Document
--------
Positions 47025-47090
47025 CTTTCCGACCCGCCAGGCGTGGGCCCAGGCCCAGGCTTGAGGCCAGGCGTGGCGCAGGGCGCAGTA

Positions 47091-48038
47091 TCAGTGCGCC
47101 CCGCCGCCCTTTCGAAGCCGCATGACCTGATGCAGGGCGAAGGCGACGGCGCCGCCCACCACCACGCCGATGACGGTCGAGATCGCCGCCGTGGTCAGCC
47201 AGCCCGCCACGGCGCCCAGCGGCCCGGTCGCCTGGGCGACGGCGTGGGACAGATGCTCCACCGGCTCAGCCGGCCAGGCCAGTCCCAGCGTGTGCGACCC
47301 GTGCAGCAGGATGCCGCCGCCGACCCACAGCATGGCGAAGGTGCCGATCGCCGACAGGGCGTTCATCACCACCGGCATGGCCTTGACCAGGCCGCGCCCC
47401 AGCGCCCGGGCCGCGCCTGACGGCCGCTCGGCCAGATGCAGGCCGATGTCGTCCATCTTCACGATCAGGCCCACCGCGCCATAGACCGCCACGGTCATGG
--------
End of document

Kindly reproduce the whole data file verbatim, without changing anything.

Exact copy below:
Positions 47025-47090
47025 CTTTCCGACCCGCCAGGCGTGGGCCCAGGCCCAGGCTTGAGGCCAGGCGTGGCGCAGGGCGCAGTA

Positions 47091-48038
47091 TCAGTGCGCC
47101 CCGCCGCCCTTTCGAAGCCGCATGACCTGATGCAGGGCGAAGGCGACGGCGCCGCCCACCACCACGCCGATGACGGTCGAGATCGCCGCCGTGGTCAGCC
47201 AGCCCGCCACGGCGCCCAGCGGCCCGGTCGCCTGGGCGACGGCGTGGGACAGATGCTCCACCGGCTCAGCCGGCCAGGCCAGTCCCAGCGTGTGCGACCC
47301 GTGCAGCAGGATGCCGCCGCCGACCCACAGCATGGCGAAGGTGCCGATCGCCGACAGGGCGTTCATCACCACCGGCATGGCCTTGACCAGGCCGCGCCCC
47401 AGCGCCCGGGCCGCGCCTGACGGCCGCTCGGCCAGATGCAGGCCGATGTCGTCCATCTTCACGATCAGGCCCACCGCGCCATAGACCGCCACGGTCATGG